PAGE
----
These results deal yet another blow to the governments plans for a national identity card system after the return of Sir James Crosby's independent review, 'Challenges and opportunities in identity assurance', which was commissioned two years ago by the Treasury. The report, which was released on March 6, 2008, criticises the way the identity card system is being rolled out and accuses the government of adopting an 'uncoordinated' approach to the problem of identity assurance. The Crosby report also coincided with the Home Secretary, Jacqui Smith's, announcement that the government is to delay the widespread introduction of ID cards until 2012. Those working with children, at airports, or in specific sensitive roles and locations will be brought into the systems in 2009.

One of the major changes Jacqui Smith has introduced to the ID scheme is that people applying for passports will no longer be forced to have an ID card whether they want one or not, although their details will still be entered in to a National Identity Register. This register will hold details such as: name, address, gender, date and place of birth, immigration status, fingerprints, iris patterns, and facial image - but, in light of recent events, can people really trust the government with this type of information?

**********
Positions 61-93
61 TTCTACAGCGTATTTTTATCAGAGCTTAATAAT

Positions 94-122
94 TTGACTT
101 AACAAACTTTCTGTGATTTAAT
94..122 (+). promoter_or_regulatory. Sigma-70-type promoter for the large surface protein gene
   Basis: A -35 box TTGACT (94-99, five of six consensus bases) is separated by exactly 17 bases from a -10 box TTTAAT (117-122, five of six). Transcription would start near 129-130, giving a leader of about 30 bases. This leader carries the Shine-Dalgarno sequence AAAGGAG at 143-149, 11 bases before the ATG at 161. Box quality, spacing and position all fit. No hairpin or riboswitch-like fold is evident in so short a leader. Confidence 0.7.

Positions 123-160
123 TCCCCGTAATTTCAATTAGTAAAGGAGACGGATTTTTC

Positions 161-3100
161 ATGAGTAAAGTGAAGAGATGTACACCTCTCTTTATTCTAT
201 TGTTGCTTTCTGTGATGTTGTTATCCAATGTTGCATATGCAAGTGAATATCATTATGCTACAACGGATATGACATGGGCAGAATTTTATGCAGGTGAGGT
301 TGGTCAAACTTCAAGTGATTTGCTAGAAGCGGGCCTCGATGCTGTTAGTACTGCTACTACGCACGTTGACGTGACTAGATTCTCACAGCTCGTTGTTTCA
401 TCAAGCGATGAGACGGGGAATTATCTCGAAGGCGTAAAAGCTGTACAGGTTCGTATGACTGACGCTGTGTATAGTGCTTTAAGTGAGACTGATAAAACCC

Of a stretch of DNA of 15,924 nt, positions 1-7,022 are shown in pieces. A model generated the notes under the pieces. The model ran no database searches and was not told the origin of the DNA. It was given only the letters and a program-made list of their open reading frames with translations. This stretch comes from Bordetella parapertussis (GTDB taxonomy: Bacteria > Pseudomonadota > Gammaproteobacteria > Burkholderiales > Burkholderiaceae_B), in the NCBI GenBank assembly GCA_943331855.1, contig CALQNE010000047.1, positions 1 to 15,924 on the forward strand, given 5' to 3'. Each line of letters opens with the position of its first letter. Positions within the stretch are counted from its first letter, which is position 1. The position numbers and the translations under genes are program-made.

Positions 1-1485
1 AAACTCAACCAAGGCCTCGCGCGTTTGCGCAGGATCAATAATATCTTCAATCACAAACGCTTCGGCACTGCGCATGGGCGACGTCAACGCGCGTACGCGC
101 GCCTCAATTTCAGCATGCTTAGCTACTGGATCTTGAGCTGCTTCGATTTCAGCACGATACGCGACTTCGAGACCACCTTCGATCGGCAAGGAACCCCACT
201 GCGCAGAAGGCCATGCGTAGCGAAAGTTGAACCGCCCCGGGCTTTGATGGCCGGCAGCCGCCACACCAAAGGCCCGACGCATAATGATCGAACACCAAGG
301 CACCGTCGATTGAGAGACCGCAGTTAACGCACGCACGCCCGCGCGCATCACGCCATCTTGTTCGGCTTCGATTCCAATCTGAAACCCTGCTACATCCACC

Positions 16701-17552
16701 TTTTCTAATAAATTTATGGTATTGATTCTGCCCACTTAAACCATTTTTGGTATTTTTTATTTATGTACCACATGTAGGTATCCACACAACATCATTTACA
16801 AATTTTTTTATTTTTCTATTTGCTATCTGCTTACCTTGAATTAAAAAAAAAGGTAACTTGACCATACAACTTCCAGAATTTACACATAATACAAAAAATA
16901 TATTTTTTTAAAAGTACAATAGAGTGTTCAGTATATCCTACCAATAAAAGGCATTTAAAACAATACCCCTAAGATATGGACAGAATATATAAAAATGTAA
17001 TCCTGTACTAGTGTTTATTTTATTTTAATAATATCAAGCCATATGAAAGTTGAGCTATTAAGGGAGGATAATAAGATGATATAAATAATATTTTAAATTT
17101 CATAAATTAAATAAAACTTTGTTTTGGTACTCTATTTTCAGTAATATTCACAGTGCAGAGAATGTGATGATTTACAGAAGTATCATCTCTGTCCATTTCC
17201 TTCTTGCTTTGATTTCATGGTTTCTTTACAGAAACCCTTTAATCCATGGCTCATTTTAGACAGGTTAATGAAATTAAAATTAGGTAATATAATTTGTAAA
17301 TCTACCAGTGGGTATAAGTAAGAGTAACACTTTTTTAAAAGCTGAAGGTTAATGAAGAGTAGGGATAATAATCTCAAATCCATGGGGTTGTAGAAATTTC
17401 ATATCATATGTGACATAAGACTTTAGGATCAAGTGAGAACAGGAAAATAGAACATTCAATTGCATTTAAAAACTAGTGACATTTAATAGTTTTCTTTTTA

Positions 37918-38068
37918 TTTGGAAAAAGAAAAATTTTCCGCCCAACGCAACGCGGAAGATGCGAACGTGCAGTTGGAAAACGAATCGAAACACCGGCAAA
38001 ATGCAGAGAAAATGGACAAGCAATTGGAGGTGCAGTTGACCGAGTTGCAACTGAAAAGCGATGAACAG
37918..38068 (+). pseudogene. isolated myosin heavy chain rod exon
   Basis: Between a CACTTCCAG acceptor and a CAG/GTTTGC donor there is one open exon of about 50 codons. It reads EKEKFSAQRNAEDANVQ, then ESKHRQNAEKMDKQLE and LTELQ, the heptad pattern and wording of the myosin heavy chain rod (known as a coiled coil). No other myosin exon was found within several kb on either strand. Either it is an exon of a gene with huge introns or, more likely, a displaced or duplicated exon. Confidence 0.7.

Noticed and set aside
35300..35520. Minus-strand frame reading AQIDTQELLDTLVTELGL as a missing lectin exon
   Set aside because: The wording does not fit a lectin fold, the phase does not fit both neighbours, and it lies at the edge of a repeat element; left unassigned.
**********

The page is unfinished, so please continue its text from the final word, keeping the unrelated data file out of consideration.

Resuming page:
72 percent of people who are against ID cards, or remain on the fence about them, feel that they do not trust the government to protect their personal data. Among these, 93 percent say this is because the government has a poor track record of looking after citizens' data. And almost as many (87 percent) think there is a lack of competence with personal data security in government. While 69 percent think the government has a poor regard for citizens' privacy.

The second biggest issue for 65 percent of people is that they worry that their personal data will fall into the wrong hands. Additionally, 49 percent feel that ID cards will be an intrusion into their personal lives.

In an interview with Radio 4's Today Programme Jacqui Smith claimed that as the ID card databases will be online, it will not be possible to hack into them. However this is a view that is strongly contested in the security community and one that demonstrates a lack of understanding of IT security.

It is not surprising that people are dubious of the government, when last year almost 37 million had their personal data compromised due to negligence. Much of this could have been prevented had the proper technology been in place. For example, the government attracted a lot of criticism for failing to encrypt the data on the two discs that were lost by HMRC (Her Majesty's Revenues and Customs).